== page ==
The first hunt period of the 2018 elk season starts tomorrow, Aug. 28, and 100 Michigan hunters will have 12 days to fill 30 any-elk and 70 antlerless-only licenses issued in the northern third of the Lower Peninsula.
“In general, elk hunters have a remarkable success rate during this first hunt period,” said Brian Mastenbrook, DNR wildlife field operations manager working out of the Gaylord office. “With only 100 hunters, we can really work closely with hunters and landowners to find elk.”
The first hunt – also known as Michigan’s early elk hunt – allows hunters to harvest an elk in any location in the elk management unit except within the core elk range; this approach helps to target animals that have moved outside the core elk range. Regulated hunting is a management tool used to influence how many elk are present and where they are located. The goal is to keep the majority of elk within the core elk range.
Michigan’s elk population has been hunted annually since 1984 and at this time has an estimated population of more than 1,200 animals – above the state’s current population goal of 500-900 elk. That goal was set by the Elk Management Advisory Team and outlined in the 2012 Elk Management Plan.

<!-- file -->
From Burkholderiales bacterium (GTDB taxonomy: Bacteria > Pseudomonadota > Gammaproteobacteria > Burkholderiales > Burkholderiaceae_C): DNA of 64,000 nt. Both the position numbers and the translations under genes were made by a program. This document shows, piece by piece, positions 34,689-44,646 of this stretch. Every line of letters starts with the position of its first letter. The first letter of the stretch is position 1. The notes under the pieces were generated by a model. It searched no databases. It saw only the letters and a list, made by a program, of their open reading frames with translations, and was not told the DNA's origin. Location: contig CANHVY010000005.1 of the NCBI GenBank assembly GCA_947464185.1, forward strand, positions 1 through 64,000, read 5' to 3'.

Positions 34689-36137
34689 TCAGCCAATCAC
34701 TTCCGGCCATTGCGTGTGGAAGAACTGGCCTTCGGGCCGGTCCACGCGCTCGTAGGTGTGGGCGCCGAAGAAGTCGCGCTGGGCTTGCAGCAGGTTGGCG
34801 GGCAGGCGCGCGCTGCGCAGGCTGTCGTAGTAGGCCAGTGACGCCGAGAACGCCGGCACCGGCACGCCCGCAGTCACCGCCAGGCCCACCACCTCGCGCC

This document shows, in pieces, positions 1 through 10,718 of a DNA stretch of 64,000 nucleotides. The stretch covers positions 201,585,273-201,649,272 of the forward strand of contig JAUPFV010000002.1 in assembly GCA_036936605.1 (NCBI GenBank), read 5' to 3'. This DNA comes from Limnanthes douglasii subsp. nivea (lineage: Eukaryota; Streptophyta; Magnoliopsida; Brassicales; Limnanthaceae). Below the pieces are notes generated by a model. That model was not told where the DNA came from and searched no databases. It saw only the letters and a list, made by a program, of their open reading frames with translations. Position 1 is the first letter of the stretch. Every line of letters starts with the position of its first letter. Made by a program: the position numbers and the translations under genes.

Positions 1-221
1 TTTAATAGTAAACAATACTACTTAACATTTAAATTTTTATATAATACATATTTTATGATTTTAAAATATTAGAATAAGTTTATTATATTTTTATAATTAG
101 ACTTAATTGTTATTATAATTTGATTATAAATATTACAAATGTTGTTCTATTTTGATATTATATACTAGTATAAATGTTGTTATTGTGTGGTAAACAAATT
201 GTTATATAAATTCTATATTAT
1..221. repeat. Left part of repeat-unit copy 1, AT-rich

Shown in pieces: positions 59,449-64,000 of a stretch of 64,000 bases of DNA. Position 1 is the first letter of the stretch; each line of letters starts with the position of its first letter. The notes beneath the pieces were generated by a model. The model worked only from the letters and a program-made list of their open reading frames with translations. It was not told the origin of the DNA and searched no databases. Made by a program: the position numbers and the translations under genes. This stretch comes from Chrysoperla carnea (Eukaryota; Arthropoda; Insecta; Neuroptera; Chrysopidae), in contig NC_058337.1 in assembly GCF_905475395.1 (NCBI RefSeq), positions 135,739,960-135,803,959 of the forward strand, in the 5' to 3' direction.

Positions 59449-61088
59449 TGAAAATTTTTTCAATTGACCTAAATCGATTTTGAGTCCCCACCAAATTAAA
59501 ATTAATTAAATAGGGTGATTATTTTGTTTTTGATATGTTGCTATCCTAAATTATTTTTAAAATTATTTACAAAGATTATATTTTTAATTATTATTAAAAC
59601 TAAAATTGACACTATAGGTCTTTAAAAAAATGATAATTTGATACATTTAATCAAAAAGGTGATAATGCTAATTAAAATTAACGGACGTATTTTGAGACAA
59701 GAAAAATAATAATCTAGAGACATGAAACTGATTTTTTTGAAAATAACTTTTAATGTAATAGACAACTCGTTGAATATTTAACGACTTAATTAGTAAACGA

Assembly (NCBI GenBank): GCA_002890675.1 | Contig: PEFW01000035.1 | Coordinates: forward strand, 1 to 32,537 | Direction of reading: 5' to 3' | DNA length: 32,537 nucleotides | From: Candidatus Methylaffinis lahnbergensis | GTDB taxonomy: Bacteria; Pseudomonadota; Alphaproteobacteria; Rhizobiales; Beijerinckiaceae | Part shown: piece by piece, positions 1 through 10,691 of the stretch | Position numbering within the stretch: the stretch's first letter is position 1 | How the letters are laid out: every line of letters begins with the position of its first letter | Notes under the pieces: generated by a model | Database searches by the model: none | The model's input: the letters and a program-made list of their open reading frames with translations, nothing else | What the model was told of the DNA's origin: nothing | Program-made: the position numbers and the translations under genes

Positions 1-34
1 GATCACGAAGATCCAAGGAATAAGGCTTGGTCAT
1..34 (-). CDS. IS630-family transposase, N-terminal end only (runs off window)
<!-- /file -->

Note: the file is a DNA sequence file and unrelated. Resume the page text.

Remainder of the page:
This year marks the 100th anniversary of the reintroduction of elk to Michigan. In 1918, seven elk from the western United States were brought to Michigan and released near Wolverine, in Cheboygan County, to help re-establish the state’s elk population. Check out this brief video, tracing Michigan’s elk history.
Several activities and opportunities are available throughout this year to help mark the milestone:
The wildlife habitat license plate currently spotlights Michigan elk.
A contest was held to design a new elk poster.
The free “Elk University” education program for high school educators is offered.
The DNR has hosted outreach programs in several local communities.
If you’re in the Gaylord area Saturday, Sept. 8, stop by the downtown pavilion at 5 p.m. to join in a special celebration. Enjoy snacks from Gourmet Gone Wild and hear conservation leaders talk about the importance of wildlife management. While in town, make a trip out to the Pigeon River Country State Forest to view elk, but make sure to download the viewing brochure before you go.
For more information, visit michigan.gov/elk or contact Katie Keen, 989-385-0336.